Next part of the big recommendation list. Which features all authors whose last name starts with B. Note: Books with lots of contributing authors, such as short story anthologies, essay collections etc. are going to get their own page under various authors.

Childrens/Middle-Grade

Tuck Everlasting by Natalie Babbitt
National Velvet by Enid Bagnold
Wide Awake Princess series by E. D. Baker
Indian in the Cupboard series by Lynne Reid Banks
The Jumbies by Tracey Baptiste
The Girl Who Drank the Moon by Kelly Barnhill
Peter Pan by J. M. Barrie
Peter and the Starcatchers series by Dave Barry and Ridley Pearson
Oz series by L. Frank Baum
Madeline picture book series by Ludwig Bermelmans
The Velveteen Rabbit by Margery Williams Bianco

Holly Black
-Doll Bones
-Spiderwick Chronicles series

Judy Blume
-Are You There, God? It's Me, Margaret
-Freckle Juice
-Best Friends series

Goodnight Moon by Margaret Wise Brown
Babar series by Jean de Brunhoff
Saddle Club series by Bonnie Bryant
Sisters Grimm series by Michael Buckley

Frances Hodgins Burnett
-The Secret Garden
-A Little Princess

Young Adult Fiction

Ship Breaker Series by Paolo Bacigalupi
Stranje House series by Kathleen Baldwin

Leigh Bardugo
-Grisha series
-Six of Crows Duology
-DC Icons 1: Wonder Woman-Warbringer

Jennifer Lynn Barnes
-Raised by Wolves Trilogy
-The Naturals series
-The Fixer series

Girls Made of Snow and Glass by Melissa Bashardoust
Looking Glass Wars Trilogy by Frank Beddor

Hilari Bell
-Knight and Rogue series
-Farsala Trilogy
-Goblin Wood Trilogy

Also Known As duology by Robin Benway
Chime by Franny Billingsley

Holly Black
-The Darkest Part of the Forest
-Modern Faerie Tales Trilogy
-Curse Workers Trilogy
-The Coldest Girl in Coldtown
-The Poison Eaters and Other Stories

Midnight Thief Duology by Livia Blackburne

Kendare Blake
-Anna Dressed in Blood Duology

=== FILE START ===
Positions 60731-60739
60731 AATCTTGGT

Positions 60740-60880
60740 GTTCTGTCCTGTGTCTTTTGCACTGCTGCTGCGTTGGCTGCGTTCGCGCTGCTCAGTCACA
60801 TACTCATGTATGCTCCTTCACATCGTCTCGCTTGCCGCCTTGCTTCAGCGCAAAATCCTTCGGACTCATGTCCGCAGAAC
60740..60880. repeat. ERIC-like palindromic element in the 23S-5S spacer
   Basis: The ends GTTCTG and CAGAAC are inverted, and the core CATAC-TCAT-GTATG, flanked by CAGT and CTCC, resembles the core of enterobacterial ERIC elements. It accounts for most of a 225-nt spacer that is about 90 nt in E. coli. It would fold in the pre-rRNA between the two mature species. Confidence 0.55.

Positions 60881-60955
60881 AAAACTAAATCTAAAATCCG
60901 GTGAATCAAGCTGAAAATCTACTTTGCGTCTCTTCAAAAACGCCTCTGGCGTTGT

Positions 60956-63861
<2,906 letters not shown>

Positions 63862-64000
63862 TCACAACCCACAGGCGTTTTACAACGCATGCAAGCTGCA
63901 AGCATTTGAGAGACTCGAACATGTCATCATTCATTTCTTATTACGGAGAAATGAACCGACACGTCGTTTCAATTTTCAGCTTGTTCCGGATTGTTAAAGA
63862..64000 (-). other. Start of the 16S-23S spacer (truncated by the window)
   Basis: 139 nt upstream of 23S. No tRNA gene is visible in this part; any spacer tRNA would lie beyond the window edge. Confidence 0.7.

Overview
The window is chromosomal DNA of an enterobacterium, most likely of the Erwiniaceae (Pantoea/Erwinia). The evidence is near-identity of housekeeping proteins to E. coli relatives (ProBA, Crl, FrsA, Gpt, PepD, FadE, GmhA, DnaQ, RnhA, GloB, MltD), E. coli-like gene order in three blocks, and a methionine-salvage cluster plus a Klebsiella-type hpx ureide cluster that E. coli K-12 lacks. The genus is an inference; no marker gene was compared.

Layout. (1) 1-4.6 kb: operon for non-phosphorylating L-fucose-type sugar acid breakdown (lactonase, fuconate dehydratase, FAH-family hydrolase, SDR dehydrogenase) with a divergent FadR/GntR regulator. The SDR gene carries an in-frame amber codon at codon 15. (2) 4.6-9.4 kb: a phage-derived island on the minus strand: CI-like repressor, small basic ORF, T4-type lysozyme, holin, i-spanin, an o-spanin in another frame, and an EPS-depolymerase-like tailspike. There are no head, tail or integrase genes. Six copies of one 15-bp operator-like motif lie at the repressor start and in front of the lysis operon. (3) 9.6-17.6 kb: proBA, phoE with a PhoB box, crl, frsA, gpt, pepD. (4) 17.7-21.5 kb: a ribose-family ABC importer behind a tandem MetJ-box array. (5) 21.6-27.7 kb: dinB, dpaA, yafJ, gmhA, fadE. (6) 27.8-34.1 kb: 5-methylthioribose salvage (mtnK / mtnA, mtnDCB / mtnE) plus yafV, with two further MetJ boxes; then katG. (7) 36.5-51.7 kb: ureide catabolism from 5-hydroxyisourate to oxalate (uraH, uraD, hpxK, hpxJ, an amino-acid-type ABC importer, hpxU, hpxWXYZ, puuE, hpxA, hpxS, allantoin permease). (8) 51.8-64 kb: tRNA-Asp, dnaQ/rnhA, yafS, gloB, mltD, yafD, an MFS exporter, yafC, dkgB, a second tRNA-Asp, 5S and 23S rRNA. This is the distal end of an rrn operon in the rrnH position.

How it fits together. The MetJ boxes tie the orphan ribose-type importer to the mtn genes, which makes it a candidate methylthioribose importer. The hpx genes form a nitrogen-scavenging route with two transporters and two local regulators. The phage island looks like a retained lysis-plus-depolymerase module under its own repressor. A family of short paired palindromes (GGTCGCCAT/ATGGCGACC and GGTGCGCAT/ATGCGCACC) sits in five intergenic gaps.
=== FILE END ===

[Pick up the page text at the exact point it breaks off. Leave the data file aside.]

-Goddess War Trilogy
-Three Dark Crowns series

Prisoner of Night and Fog Duology by Anne Blankman
Forever by Judy Blume
The Compound by S. A. Bodeen
Lois Lane series by Gwenda Bond

Alexandra Bracken
-Darkest Minds series
-Passenger series

Wrapped by Jennifer Bradbury
Sisterhood of the Traveling Pants series by Ann Brashares

Libba Bray
-Gemma Doyle Trilogy
-The Diviners series
-Going Bovine
-Beauty Queens

Sarah Rees Brennan
-Demon's Lexicon Trilogy
-Lynburn Legacy Trilogy
-Team Human (co-written with Justine Larbelestier)
-Tell the Wind and Fire
-In Other Lands

The Game of Love and Death by Martha Brockenbrough
Georgia Peaches and Other Forbidden Fruit by Jaye Robin Brown
Born of Illusion duology by Teri Brown

Elizabeth C. Bunce
-A Curse as Dark as Gold
-Thief Errant series

Sci-Fi/Fantasy

The Last Unicorn by Peter S. Beagle (yes, this is adult. Go to your local bookstore. It will be shelved in the adult section because it is considered an adult fairy-tale)
Divine Cities Trilogy by Robert Jackson Bennett
The Others series by Anne Bishop
The Mists of Avalon by Marion Zimmer Bradley
Mercy Thompson series by Patricia Briggs
Olympus Bound series by Joanna Max Brodsky
Dresden Files series by Jim Butcher
Kindred by Octavia Butler

Historical Fiction

Alice, I Have Been by Melanie Benjamin
In the Unlikely Event by Judy Blume

Romance

Jane Eyre by Charlotte Bronte
Wuthering Heights by Emily Bronte

Mystery
Witchcraft Mystery series by Juliet Blackwell

Rhys Bowen
-Her Royal Spyness series
-Molly Murphy series

Flavia de Luce series by Alan Bradley
Robert Langdon series by Dan Brown (only the first two books though, 3 and on are a waste of time)

Contemporary

Rubyfruit Jungle by Rita Mae Brown

Non-Fiction

Victoria: The Queen: An Intimate Biography of the Woman Who Ruled an Empire by Julia Baird
Everybody Behaves Badly: The True Story Behind Hemingway's Masterpiece The Sun Also Rises by Lesley M. M. Blume

Tuesday, February 6, 2018

Book Review: Scythe

TITLE: Scythe
Book 1 in the Arc of Scythe series
AUTHOR: Neal Shusterman
PUBLISHED: November 2016
CATEGORY: YA
GENRE: Dystopian
PREMISE: In a dystopian future, people have found a way to not die. Two kids become an apprentice to a Scythe: a being who is the only person in the world who can kill people to keep the population down.
MY REVIEW: Neal Shusterman is one of those authors who I have been meaning to read for awhile now. There's no reason I haven't picked up his books yet. It just didn't happen until now. Now that I've read Scythe...I get why he's a thing.
I'll be honest, his writing style isn't much to write home about. I also don't think much of the forced romance in here. But everything else from the plot, to the characters, to the interesting premise that was used effectively to talk about humanity and the way we deal with things....that was great. It was also very twisty and kept you guessing until the end.
Is it a tad over-the-top in places? Maybe. But I say it's better to be over the top. Better to be over the top then just plain boring. This book was definitely not boring. The end was a good place to leave off and I can't wait to read the sequel which came out a few months ago.
WHO SHOULD READ: Dystopian fans, Neal Shusterman fans, those who like action books
MY RATING: Four out of Five reapers

Gif summary of feelings: